Textbook

The only textbook required is An Introduction to Statistical Learning with applications in R by Gareth James, Daniela Witten, Trevor Hastie, and Robert Tibshirani (Springer, 1st ed., 2013).

The book is available at the Stanford Bookstore and free online through the Stanford Libraries. A hard copy of the book is in the reserves of the Mathematics and Statistics Library.

Exams

  • Midterm exam: Monday, October 28, 1:15 to 2:05 pm (in class).
  • Final exam: Monday, December 9, 8:30 to 11:30 am, at Cubberley Auditorium.

If for extenuating circumstances you cannot take the midterm on October 28, you must email us by October 15. Since the midterm is during class, we cannot guarantee an opportunity to make it up.

The final exam is mandatory. If you cannot take it on the time indicated above, please drop the class.

Homework

There will be 7 graded homework assignments, due at the start of class on the day indicated. You may:

  • submit handwritten or printed solutions at the beginning of lecture, or
  • submit the homework through this website by the beginning of lecture.

Late homework will not be accepted, but the lowest homework score will be ignored.

Kaggle competition

An important part of the class will be a quarter-long prediction challenge hosted by Kaggle. This competition will allow you to apply the concepts learned in class and develop the computational skills to analyze data in a collaborative setting.

Your goal will be to predict the employment status of middle-aged individuals during the 2008 financial crisis. We will use data from an ambitious longitudinal study made available by the National Bureau of Labor Statistics.

To learn more about the competition see the link on the left.

Invitations to the competition have been sent! If you haven't received one, please contact us. You may use our Piazza forum to form teams.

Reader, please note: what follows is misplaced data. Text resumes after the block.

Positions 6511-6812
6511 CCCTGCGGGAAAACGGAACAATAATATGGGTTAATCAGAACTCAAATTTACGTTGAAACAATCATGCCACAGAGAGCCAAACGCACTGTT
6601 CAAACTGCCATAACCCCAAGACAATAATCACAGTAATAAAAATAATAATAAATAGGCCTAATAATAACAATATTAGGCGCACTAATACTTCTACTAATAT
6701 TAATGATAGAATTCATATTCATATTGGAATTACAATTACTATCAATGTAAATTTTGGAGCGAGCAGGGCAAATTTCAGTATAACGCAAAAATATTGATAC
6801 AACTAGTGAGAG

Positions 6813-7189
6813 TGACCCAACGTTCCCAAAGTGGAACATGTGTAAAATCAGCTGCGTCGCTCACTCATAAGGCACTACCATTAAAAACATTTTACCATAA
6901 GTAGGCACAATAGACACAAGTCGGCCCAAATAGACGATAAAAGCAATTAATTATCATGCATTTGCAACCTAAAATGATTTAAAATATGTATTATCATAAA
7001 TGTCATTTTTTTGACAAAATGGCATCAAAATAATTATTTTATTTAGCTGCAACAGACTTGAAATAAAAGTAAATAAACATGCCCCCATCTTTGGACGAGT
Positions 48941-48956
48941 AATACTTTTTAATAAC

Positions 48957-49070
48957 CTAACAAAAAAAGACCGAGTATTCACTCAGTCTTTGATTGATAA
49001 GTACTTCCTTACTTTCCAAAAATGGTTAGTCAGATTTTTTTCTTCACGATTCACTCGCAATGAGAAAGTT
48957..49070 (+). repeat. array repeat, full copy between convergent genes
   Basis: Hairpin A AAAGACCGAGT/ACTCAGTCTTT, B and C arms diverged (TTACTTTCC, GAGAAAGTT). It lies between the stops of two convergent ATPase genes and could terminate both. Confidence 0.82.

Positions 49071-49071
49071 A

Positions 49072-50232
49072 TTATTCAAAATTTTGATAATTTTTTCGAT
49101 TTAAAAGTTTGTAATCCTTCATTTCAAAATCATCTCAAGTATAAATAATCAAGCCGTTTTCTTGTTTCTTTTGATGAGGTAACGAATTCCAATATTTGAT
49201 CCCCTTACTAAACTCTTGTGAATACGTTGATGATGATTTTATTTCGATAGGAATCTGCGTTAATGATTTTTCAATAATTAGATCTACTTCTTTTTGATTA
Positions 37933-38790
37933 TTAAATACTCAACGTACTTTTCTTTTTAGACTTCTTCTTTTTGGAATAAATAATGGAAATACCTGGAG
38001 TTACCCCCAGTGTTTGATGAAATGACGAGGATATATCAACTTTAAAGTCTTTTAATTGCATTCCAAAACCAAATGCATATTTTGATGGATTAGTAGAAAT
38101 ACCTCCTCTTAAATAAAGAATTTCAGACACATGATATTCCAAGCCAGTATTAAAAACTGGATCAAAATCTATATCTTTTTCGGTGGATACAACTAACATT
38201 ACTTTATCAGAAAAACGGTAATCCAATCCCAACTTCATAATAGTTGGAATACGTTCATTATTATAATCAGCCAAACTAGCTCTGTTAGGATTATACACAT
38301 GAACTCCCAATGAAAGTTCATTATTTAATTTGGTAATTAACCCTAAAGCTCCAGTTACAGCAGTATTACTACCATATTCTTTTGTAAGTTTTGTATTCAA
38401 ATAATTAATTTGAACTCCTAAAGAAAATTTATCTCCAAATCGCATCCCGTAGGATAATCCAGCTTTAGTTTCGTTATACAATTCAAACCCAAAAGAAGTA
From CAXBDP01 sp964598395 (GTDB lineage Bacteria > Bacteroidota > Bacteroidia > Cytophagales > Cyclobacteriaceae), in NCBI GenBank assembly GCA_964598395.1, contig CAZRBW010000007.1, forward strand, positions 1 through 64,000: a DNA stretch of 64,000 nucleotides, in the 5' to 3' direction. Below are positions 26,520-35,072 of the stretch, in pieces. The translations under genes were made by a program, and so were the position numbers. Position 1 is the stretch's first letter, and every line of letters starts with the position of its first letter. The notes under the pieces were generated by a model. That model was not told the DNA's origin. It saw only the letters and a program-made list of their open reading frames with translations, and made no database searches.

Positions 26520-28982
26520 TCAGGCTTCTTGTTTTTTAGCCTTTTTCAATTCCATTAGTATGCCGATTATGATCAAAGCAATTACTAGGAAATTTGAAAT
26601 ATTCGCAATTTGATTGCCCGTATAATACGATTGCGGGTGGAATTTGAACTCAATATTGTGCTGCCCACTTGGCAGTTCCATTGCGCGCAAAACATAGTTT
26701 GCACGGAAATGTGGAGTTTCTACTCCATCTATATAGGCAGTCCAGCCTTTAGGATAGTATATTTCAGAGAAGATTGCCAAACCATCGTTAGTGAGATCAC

Grading

  • Homework: 40% (lowest score dropped).
  • Midterm: 20%.
  • Final: 35%.
  • Kaggle competition: 5% (based on satisfactory participation).

The 3 teams who obtain the highest score in the Kaggle competition will be given the option of not taking the final exam (!). Their class grade would be based on midterm and homework scores alone.

Outline

Day Topic Chapters Homework
Mon 9/23 Class logistics, HW 0 HW 0 out
Wed 9/25 Supervised and unsupervised learning 2 HW 1 out
Fri 9/27 Principal components analysis 10.1,10.2,10.4 HW 0 due
Mon 9/30 Clustering 10.3, 10.5
Wed 10/02 Linear regression 3.1-3.3 HW 1 due, HW 2 out
Fri 10/04 Linear regression 3.3-3.6
Mon 10/07 Classification, logistic regression 4.1-4.3
Wed 10/09 Linear discriminant analysis 4.4-4.5 HW 2 due, HW 3 out
Fri 10/11 Classification lab 4.6
Mon 10/14 Cross validation 5.1
Wed 10/16 The Bootstrap 5.2-5.3 HW 3 due, HW 4 out
Fri 10/18 Regularization 6.1, 6.5
Mon 10/21 Shrinkage 6.2
Wed 10/23 Shrinkage lab 6.6 HW 4 due
Fri 10/25 Dimension reduction 6.3, 6.7
Mon 10/28 Midterm exam
Wed 10/30 Splines 7.1-7.4 HW 5 out
Fri 11/01 Smoothing splines, GAMs, Local regression 7.5-7.7
Mon 11/04 Non-linear regression lab 7.8
Wed 11/06 Decision trees 8.1, 8.3.1-2 HW 5 due, HW 6 out
Fri 11/08 Bagging, random forests, boosting 8.2, 8.3.3-4
Mon 11/11 Support vector machines 9.1-9.2
Wed 11/13 Support vector machines 9.3-9.5 HW 6 due, HW 7 out
Fri 11/15 Support vector machines lab 9.6
Mon 11/18 Prediction with time series
Wed 11/20 Prediction with relational data HW 7 due
Fri 11/22 Data scraping, data wrangling
Mon 11/25 Thanksgiving
Wed 11/27 Thanksgiving
Fri 11/29 Thanksgiving
Mon 12/02 Web visualizations
Wed 12/04 Final review All chapters Kaggle deadline
Fri 12/06 Final review All chapters
Mon 12/09 Final exam

Some important dates:

  • November 15: Deadline to withdraw from the class or change the grading basis.
  • December 06: Last opportunity to arrange an Incomplete.